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One importance of trust at the workplace is that it enhances teamwork. Additionally, it promotes accountability by encouraging employees to take responsibility for their work. EI influences organizational behavior through its impact on innovation and adaptability among employees.
Individuals who are able to regulate their behaviors are likely to be flexible enough to handle change. Similarly, self-regulation enables individuals to tolerate novel ideas or innovative ways of doing things. In this context, EI is essential in organizations that intend to achieve change through innovation.
Fifth, EI has positive impacts on employees’ emotional and physical well-being.6 Effective application of emotional intelligence is essential for stress management. Effective control of work-related stress is one of the best ways of avoiding health conditions or illnesses such as stroke, heart attack, and high blood pressure.
Individuals who are able to control their emotions tend to be less susceptible to anxiety and depression. Generally, physical, mental, and emotional well-being of the employees is a major determinant of productivity. In this context, EI determines the productivity of an organization due to its positive impact on employees’ well-being.
Finally, EI facilitates goal achievement and relationship management.7 Emotional intelligence is one of the major determinants of achievement drive. Individuals with high EI tend to set ambitious goals, which they strive to achieve. Furthermore, employees with high emotional intelligence are likely to be initiative. Such employees are often able to identify and to take advantage of available opportunities.
High emotional intelligence is essential for the development of optimism. It is apparent that optimism encourages risk-taking behavior and persistence in the pursuit of organizational goals. Similarly, relationship management helps employees to interact with each other in order to share ideas and to access technical and personal help.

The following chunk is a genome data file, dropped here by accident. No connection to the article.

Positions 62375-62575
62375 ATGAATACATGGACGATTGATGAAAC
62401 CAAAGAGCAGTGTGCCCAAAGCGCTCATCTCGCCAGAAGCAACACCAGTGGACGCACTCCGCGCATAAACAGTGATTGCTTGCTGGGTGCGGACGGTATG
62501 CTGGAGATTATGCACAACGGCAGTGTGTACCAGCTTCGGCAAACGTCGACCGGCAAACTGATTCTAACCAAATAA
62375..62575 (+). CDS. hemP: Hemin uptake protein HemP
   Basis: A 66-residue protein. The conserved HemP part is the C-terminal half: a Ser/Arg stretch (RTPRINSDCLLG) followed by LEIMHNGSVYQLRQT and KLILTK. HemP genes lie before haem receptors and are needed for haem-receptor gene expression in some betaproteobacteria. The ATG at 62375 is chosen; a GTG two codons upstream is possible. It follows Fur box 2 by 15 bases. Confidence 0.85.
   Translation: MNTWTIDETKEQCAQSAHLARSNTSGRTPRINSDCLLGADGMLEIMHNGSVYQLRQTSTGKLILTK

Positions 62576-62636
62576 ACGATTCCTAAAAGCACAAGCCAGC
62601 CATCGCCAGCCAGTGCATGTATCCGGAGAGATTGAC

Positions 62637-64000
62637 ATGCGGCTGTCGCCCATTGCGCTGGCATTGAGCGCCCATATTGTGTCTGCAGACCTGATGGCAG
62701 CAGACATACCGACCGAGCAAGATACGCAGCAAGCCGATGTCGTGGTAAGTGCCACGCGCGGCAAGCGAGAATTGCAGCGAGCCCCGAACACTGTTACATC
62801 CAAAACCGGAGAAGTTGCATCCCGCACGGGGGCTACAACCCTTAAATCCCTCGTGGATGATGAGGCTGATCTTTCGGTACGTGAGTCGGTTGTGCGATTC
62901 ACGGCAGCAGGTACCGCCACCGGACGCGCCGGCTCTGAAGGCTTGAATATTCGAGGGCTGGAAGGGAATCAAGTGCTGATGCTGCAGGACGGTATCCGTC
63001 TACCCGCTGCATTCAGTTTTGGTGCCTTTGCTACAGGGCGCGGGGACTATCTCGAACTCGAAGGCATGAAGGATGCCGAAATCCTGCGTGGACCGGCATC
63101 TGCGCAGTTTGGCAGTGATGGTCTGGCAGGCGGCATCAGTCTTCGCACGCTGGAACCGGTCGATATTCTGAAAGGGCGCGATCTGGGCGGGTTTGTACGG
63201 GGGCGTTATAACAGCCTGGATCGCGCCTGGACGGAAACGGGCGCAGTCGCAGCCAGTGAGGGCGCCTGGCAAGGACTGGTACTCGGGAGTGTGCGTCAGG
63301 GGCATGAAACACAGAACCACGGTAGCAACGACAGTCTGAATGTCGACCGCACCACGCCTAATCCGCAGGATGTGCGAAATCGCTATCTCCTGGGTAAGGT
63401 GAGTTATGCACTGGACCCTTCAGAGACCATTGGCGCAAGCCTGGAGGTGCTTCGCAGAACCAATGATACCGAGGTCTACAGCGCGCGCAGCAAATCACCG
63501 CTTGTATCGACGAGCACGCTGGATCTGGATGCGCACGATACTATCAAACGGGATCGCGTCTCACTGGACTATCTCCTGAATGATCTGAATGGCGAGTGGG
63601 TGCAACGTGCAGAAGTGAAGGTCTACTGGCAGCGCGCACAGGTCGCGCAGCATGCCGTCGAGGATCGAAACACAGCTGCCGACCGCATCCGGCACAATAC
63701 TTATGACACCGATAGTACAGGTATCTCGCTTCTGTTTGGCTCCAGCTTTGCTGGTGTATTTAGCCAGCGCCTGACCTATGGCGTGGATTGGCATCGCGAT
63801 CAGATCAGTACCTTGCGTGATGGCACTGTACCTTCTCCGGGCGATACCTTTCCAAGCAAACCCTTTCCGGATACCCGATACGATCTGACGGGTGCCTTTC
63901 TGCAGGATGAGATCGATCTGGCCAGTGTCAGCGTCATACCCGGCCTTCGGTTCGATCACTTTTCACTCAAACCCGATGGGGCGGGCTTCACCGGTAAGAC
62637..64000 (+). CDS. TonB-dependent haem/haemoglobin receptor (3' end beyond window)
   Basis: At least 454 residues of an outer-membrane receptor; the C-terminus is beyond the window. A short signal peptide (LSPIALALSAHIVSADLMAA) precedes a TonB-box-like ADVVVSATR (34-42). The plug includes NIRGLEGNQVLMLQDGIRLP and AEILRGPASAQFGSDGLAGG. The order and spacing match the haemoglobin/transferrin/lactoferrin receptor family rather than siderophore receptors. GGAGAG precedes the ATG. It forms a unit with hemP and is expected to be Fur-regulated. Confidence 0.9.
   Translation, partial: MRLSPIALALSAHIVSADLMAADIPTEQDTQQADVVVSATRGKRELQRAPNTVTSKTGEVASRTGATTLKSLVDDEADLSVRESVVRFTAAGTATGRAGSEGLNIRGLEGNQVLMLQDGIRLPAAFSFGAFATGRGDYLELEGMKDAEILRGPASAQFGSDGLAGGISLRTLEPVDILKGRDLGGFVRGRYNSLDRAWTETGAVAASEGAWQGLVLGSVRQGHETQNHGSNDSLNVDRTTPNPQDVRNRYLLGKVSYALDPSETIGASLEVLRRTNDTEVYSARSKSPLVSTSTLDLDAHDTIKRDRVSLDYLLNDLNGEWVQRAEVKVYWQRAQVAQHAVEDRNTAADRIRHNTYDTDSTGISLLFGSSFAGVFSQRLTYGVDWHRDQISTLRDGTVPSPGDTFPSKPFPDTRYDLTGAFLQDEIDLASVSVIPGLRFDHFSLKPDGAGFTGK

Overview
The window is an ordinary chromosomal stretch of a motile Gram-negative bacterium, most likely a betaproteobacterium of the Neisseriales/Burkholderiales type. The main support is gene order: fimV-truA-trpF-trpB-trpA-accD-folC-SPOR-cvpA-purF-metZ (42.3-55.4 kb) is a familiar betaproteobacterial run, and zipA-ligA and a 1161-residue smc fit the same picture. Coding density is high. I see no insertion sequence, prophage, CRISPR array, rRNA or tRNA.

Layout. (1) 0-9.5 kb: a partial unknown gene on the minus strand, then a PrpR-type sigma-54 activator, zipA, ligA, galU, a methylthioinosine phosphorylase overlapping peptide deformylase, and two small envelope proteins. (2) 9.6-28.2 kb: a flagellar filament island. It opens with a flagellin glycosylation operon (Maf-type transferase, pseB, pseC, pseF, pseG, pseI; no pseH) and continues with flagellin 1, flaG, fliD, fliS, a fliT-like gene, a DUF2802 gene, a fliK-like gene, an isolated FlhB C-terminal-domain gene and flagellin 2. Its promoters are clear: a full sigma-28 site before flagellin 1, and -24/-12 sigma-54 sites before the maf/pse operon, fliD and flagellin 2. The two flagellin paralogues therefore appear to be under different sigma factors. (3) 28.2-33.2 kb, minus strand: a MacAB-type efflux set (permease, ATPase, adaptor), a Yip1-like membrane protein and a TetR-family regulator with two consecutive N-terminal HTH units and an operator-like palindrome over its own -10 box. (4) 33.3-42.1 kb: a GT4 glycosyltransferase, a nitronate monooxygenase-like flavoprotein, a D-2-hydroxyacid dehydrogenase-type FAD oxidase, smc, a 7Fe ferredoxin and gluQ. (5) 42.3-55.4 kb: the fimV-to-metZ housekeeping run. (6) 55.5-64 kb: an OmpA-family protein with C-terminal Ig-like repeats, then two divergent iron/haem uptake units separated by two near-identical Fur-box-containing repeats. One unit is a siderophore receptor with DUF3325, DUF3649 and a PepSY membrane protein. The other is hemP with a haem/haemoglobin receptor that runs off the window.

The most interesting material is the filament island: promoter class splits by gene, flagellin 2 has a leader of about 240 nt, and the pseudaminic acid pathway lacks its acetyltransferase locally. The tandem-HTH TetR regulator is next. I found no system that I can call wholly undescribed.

People who are able to understand their emotions and to exercise self-control are likely to forge strong relationships with their colleagues. This premise is based on the fact that EI enables individuals to express themselves in a better manner and to understand the feelings of their colleagues.
Strong relationships are necessary at the workplace because they help in reducing conflicts, improving teamwork, and increasing productivity.
Arguments against Emotional Intelligence
The concept of emotional intelligence is often criticized due to the following reasons. First, measures of emotional intelligence are unreliable and unscientific. Measurements of EI are mainly based on the use of commercial tests rather than scientific data that facilitates the verification of the validity, as well as, the psychometric properties of constructs.
Most of the tests depend on selective anecdotal evidence, which cannot be analyzed scientifically. Most emotional intelligence models use measures that were developed from personality factors such as “emotional stability, agreeableness, extraversion, conscientiousness, and openness to experience.”8
Consequently, using reliable personality test instruments should be the most appropriate approach for measuring emotional intelligence. One factor that reduces the reliability of emotional intelligence measures is the reliance on self-reported questionnaires.9 In most cases, self-reported questionnaires contain fake information.
Including false information in self-reported questionnaires is a common practice among jobseekers since it helps them to get jobs. This explains the unreliability of emotional intelligence tests that are done during staff recruitment process. It is against this backdrop that emotional intelligence measures are considered unscientific and ineffective in measuring or predicting performance.
Second, research findings on emotional intelligence are yet to add significant value in the process of measuring or predicting workplace outcomes. Concisely, there is no significant difference between the validity of the results obtained through EI measures and those obtained through traditional personality tests. This weakness is attributed to the use of weak research designs in emotional intelligence studies.
EI measures are not reliable because they merely collect information about individuals’ semantic knowledge about emotion.10 A reliable measure of emotional intelligence can only be achieved in a context in which the respondent is actually experiencing the emotion that is being measured. Emotional intelligence measurement scales are meaningless because they mask too much variation.